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Published: 2014/11/29
by Ron Hart

Reflections with Benmont Tench

Benmont Tench surprised many of his fans earlier this year when he recorded his first proper solo album on Blue Note Records, You Should Be So Lucky, a collection of songs that finds this bonafide session giant showing off his abilities to lead his own charge as deftly as he has supported some of the greatest names in rock from Bob Dylan to Elvis Costello to Johnny Cash to The Dixie Chicks.

What’s more is that this past summer saw him returning to the keyboard stool once again with Tom Petty and The Heartbreakers for the incredible Hypnotic Eye, the band’s 13th studio LP and arguably their finest work since 1999’s Echo. And that’s not to mention his loaded dance card of session work logged for 2014, appearing on Blake Mills’ solo debut Heigh Ho, Neil Diamond’s latest Melody Road, the new Jackson Browne record Standing in the Breach and that killer Ryan Adams eponymous title. Having just come off a whirlwind outdoor tour that wrapped in October, Tench took some time out to speak with Jambands.

Some of the topics of conversation might not be what you’d expect from a player of this caliber. But that is what makes this interview so unique in the gracefulness and insight by which Tench tackles such non-linear topics as the difference between Tom Petty’s Heartbreakers and Johnny Thunders’ Heartbreakers, creating AOR in the new wave and punk rock era, sitting in with the Man in Black, the upcoming 20th anniversary of Wildflowers, Top 40 radio, hanging out with Jenny Lewis and the hidden treasures of the Heartbreakers’ back catalog. For more on his solo album, read his interview with site editor Dean Budnick which originally ran in the pages of Relix and recently posted online.

While you’ve done so much this year, it’s fun looking back seeing you play on so many different albums. All the session work you have done for Rick Rubin…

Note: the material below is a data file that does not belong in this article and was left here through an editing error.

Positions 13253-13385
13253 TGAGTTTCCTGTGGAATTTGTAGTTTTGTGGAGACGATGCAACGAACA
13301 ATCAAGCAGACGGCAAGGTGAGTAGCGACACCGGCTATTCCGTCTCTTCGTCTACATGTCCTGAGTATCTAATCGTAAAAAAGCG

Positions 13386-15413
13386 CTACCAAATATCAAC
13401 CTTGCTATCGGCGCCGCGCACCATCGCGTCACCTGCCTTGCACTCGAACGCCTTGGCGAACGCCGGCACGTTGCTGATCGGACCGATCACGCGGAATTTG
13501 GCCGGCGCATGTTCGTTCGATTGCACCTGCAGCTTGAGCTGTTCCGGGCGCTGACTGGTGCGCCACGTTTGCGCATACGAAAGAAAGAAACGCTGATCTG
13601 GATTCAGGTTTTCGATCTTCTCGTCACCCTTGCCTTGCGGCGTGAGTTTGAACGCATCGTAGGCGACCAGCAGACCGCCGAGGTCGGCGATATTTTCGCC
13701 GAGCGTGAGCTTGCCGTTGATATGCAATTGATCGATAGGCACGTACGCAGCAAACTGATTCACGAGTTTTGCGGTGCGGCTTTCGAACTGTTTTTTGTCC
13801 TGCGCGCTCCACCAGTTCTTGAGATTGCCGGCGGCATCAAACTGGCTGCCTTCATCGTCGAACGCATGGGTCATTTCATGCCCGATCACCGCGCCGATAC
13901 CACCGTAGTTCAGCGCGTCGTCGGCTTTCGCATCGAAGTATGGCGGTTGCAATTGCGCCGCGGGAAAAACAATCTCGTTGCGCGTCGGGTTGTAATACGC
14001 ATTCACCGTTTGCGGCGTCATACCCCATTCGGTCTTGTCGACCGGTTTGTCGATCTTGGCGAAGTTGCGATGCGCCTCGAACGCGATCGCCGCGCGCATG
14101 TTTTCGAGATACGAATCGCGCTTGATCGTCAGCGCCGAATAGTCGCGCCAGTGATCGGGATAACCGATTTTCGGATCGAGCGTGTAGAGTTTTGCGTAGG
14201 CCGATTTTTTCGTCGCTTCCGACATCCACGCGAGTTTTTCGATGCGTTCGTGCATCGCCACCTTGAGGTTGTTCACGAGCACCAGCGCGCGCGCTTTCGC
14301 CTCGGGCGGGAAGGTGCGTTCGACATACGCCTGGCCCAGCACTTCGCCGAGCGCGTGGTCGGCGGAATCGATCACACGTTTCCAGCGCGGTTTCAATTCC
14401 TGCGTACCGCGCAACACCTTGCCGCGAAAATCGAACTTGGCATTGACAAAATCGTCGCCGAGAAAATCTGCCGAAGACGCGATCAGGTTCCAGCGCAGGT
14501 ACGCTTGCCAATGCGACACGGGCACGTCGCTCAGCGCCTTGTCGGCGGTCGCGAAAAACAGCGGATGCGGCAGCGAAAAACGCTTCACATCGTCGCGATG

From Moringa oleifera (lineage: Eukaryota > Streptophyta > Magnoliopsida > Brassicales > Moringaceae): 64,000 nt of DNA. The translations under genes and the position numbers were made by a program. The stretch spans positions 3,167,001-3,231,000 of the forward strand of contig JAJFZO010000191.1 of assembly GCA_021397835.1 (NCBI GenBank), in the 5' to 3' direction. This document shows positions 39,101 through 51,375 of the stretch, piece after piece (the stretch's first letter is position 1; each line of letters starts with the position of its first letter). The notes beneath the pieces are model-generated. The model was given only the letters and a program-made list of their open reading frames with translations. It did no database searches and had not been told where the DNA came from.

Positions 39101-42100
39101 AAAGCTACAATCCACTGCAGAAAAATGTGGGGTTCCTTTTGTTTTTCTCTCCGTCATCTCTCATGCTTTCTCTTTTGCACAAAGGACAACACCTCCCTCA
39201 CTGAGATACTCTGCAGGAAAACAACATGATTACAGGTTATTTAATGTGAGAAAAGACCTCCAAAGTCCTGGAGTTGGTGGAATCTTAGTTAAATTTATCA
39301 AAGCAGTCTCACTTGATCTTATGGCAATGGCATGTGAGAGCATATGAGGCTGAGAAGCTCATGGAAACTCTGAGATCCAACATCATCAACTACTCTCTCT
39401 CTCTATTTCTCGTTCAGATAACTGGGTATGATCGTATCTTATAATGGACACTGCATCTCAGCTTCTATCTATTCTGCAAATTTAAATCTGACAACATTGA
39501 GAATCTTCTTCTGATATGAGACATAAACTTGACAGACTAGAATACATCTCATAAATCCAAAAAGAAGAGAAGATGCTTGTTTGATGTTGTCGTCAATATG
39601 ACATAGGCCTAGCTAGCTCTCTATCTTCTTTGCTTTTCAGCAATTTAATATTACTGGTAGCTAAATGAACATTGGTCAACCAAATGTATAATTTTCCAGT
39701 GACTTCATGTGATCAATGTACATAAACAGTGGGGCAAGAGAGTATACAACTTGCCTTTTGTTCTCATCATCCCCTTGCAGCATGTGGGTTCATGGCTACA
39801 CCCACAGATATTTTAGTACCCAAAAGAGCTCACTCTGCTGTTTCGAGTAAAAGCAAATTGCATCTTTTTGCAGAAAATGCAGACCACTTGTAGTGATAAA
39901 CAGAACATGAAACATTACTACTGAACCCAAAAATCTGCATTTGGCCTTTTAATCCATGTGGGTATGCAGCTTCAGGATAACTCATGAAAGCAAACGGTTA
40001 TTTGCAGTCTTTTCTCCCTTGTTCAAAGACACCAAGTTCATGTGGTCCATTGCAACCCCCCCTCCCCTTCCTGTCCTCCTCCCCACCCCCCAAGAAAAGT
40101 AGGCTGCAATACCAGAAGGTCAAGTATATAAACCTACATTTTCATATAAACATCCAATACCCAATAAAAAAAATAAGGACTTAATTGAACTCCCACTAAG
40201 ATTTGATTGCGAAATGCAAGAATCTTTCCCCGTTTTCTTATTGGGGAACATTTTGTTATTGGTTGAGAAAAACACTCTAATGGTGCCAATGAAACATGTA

You learn a lot. You work with a good producer, you learn a lot, you know.

Do you have any fun stories about the sessions for Johnny Cash’s Unchained, where he was backed by the full lineup of Tom Petty and The Heartbreakers?

I don’t know if the word is fun, but it was just staggering to be in a room with Johnny Cash, playing all those songs with them, with the Heartbreakers. It was just staggering. Every day you go into work, you go, are you kidding me? And Carl [Perkins] came down for a few days. We had Carl and June and John. It was wild. And the thing is, you always try to do the best, no matter what you’re doing. You’re playing music and you’re not trying to do your best at all times, then it shouldn’t be your chosen field. We really tried to step up for Johnny Cash, even above and beyond the usual call.

You were on most of the other Rubin-produced Cash albums, yes?

I’m on all the Johnny Cash albums Rick did, except for the purely solo one.

That first one, American Recordings, celebrated its 20th anniversary this year. In fact, Wildflowers is 20 years old as of November 1. Unlike Full Moon Fever, you play a significant role on Petty’s second solo album. Was Wildflowers essentially a Heartbreakers album?

De facto it’s a Heartbreakers’ record. I suppose Tom, maybe his mindset, what he was aiming at may have made him call it a solo record, but at the end of the day we all wound up on it expect for Stan [Lynch], and instead of Stan it was [Steve] Ferrone. It doesn’t matter whether you call it a solo record or not. That’s not important.

That’s my favorite era of the Heartbreakers. Wildflowers,_ She’s the One_, Echo ... I love the stuff you guys were doing during that timeframe. It was such a cool, warm sound.

Rick’s really, really good. I’m partial to various eras of Heartbreakers, partial to the first four records. And I do like the Wildflowers record quite a bit, I think it was one of the best ones that we did.

*_Southern Accents_ was a pretty significant album for you guys. That’s coming up on its 30th anniversary in 2015. Are you guys going to commemorate it?

It’d be nice…I don’t think it’s gonna happen, but it’d be nice to see it compiled with all the songs that were recorded for it. It was much more of a unified theme, but you throw Dave Stewart in and everything goes in a curious direction. Not in a bad way, just a curious direction.

The videos from those records are so cool. I was a tween watching those videos. “You Got Lucky” was probably my favorite. Where was that made?